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'Standing man' inspires new, silent protests in Turkey

A Turkish man has staged an eight-hour silent vigil in Istanbul’s Taksim Square, the scene of violent clashes between police and anti-government protesters in recent weeks, inspiring hundreds of others to follow his lead.

Erdem Gunduz said he wanted to take a stand against police stopping demonstrations near the square.

He stood silently, facing the Ataturk Cultural Centre which was draped in Turkish flags and a portrait of Turkey’s founder Mustafa Kemal Ataturk, from 6 pm on Monday.

By 2 am on Tuesday, when the police moved in, about 300 people had joined him. Ten people, who refused to be moved on by police, were detained.

Gunduz, swiftly dubbed ‘standing man’ on social media in Turkey, inspiring similar protests elsewhere in Istanbul, as well as in the capital, Ankara, and the city of Izmir on the Aegean coast.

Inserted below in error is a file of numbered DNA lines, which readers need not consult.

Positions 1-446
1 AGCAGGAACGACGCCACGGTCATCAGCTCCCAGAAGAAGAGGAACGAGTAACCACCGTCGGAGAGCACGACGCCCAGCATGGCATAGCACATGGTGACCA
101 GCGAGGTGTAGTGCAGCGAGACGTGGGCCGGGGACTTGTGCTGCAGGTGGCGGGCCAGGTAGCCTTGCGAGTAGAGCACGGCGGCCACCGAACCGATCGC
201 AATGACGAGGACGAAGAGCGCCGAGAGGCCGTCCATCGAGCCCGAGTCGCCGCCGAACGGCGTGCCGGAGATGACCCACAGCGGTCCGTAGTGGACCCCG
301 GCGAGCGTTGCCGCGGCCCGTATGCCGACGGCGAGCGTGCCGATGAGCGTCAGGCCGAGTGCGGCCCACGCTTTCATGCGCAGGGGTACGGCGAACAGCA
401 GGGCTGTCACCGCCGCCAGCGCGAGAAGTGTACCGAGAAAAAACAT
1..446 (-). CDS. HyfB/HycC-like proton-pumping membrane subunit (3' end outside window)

The silent protests were in stark contrast to demonstrations over the weekend, which saw some of the fiercest clashes so far when police fired teargas and water cannons to clear thousands from Taksim Square.

What began in May as a protest by environmentalists upset over plans to build on a park adjoining Taksim Square has grown into a movement against the Prime Minister, Recep Tayyip Erdogan, presenting the greatest public challenge to his 10-year leadership. 

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